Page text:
Parodying objects of desire, the seven pieces comprising the show are steeped in the longing they seek to override. (Disclosure: I also wrote about these works in the exhibition’s catalogue.) The industrial largesse and overt constructedness of the work rely on a mechanical and technical precision that might appear to dilute the artist’s presence. Yet LeBlanc’s larger-than-life sculptural proportions reverberate with his presence precisely because his hand is nowhere to be seen.
A seeming impersonality masks the hulking vulnerability that haunts each piece, and it underscores each work’s thematic content: a quest for masculinity. The artist’s muted signature allows viewers to confront their own subjectivities. Desire (and its objects) defines us in the eyes of another. Desire assumes both a lack and an audience, and a sense that in one way or another we just don’t measure up. Yet, through his humour, Leblanc loosens the imaginary fixity of identity by encouraging viewers to laugh at themselves and the work.
On Guard (2007)—for me, the organizing piece of the show—is a caricature of measures of masculinity. This oversized, six-foot-long athletic protective cup merges personal and national identity politics by punning of the coveted Stanley Cup and by referencing the national anthem. On Guard also confronts the illusion of containment that pretends one’s sexuality, sense of gender identification, or sense of self can be protected or fixed.
LeBlanc extends this metaphor in All I Loved, I Loved Alone (2010), a large bronze turtle, and The Hatchlings (2008), 129 smaller aluminum turtles. In both the larger and the smaller works, the protective cup becomes a turtle’s shell. In The Hatchlings, shining and newly hatched turtles scurry up the gallery wall, as if towards the sea, in an evolutionary pull toward the singularity of adulthood. Born with leathery shells at birth, turtle hatchlings epitomize a textural tension between the hard and the soft that characterizes “Vanity Fare.”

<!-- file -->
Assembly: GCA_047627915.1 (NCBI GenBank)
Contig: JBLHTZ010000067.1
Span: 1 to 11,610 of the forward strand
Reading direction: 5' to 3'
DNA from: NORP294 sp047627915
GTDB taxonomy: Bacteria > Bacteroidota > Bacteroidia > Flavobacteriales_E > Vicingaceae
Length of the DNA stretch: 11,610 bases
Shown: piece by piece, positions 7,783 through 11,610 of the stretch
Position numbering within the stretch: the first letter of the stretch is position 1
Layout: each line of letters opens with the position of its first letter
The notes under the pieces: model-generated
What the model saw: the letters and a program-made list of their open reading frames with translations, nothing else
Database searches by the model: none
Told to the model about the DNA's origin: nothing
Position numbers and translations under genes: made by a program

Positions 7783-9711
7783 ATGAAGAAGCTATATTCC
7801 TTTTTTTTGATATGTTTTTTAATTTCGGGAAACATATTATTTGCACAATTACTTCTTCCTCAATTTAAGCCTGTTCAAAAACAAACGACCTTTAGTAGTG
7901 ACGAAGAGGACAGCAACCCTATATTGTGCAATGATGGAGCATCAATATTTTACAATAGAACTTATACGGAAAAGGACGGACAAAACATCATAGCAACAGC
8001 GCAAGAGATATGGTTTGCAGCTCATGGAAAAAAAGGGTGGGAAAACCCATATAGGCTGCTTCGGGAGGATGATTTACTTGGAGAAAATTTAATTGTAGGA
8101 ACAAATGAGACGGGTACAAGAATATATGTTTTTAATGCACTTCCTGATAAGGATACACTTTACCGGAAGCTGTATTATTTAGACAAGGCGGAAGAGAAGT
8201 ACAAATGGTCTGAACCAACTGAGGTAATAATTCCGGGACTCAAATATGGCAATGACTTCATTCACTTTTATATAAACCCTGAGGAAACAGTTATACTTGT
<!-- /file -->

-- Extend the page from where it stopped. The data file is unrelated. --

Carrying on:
Oversized and mounted on the wall, Piece (2007), a pink polystyrene foam gun, is both a humorous contradiction of compensatory promise and a castration nightmare, incapable even of shooting blanks. With its barrel sealed off, Piece packs a powerful punch.
Similarly, in One on One (2011), LeBlanc takes a shot at himself by erecting two six-foot-tall steel-and-aluminum joysticks. Through the umbilical tension of the joysticks’ shared cord, LeBlanc parodies the artist figure as narcissistic and puerile. Under the illusion of relationality and interdependence, the two joysticks perform masturbatory emulations of self as if in psychoanalytic projective identification, anchoring the show in a mirrored syntax.
Yet One on One is also an important counterpart to the haunting Self-Portrait (2013)—a nearby wall text that reads “I don’t love you anymore.” In light of this piece, the ever-so-slight slack on One on One’s joystick cord seems suggestive of both bondage and freedom; it seems to say, “Come here, go away.” Here, the pressures of conforming to a masculine ideal seem to immobilize the subject.
The ghosted “writing on the wall” to which One on One gestures synthesizes “Vanity Fare.” As a barely discernible script, the wall text’s apparent confession is disingenuous. Like Shell (2013)—the sliced and hollowed-out husk of a 1975 Trans Am—Self-Portrait suggests a sense of diminishment that is the antithesis of culturally sanctioned masculine attributes like vigour, courage and potency.
At once massive and diminutive, LeBlanc’s work challenges the very notion of proportion. In many ways, “Vanity Fare” is an ode to perception, suggesting our view of ourselves as always fundamentally imaginary. Spanning a decade of output by the artist, the show asks not what or who makes the man, but rather, just how big a man he can be.